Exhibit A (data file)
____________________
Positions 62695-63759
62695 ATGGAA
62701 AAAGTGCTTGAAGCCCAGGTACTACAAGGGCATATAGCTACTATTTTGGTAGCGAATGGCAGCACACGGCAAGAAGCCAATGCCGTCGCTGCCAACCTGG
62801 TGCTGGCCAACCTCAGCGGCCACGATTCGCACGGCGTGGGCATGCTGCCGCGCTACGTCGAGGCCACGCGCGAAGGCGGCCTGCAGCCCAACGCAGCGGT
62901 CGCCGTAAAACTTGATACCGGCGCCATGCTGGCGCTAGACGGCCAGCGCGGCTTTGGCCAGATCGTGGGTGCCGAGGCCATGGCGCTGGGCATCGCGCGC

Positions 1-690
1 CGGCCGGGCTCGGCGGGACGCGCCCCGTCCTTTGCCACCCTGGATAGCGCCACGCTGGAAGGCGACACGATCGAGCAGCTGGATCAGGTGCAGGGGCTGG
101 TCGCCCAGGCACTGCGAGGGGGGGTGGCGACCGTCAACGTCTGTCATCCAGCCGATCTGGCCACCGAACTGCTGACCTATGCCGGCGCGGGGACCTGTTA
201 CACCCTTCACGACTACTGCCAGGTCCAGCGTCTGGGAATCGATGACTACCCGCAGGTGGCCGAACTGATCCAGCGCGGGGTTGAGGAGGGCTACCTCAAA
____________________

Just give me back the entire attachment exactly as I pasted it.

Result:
Positions 62695-63759
62695 ATGGAA
62701 AAAGTGCTTGAAGCCCAGGTACTACAAGGGCATATAGCTACTATTTTGGTAGCGAATGGCAGCACACGGCAAGAAGCCAATGCCGTCGCTGCCAACCTGG
62801 TGCTGGCCAACCTCAGCGGCCACGATTCGCACGGCGTGGGCATGCTGCCGCGCTACGTCGAGGCCACGCGCGAAGGCGGCCTGCAGCCCAACGCAGCGGT
62901 CGCCGTAAAACTTGATACCGGCGCCATGCTGGCGCTAGACGGCCAGCGCGGCTTTGGCCAGATCGTGGGTGCCGAGGCCATGGCGCTGGGCATCGCGCGC

Positions 1-690
1 CGGCCGGGCTCGGCGGGACGCGCCCCGTCCTTTGCCACCCTGGATAGCGCCACGCTGGAAGGCGACACGATCGAGCAGCTGGATCAGGTGCAGGGGCTGG
101 TCGCCCAGGCACTGCGAGGGGGGGTGGCGACCGTCAACGTCTGTCATCCAGCCGATCTGGCCACCGAACTGCTGACCTATGCCGGCGCGGGGACCTGTTA
201 CACCCTTCACGACTACTGCCAGGTCCAGCGTCTGGGAATCGATGACTACCCGCAGGTGGCCGAACTGATCCAGCGCGGGGTTGAGGAGGGCTACCTCAAA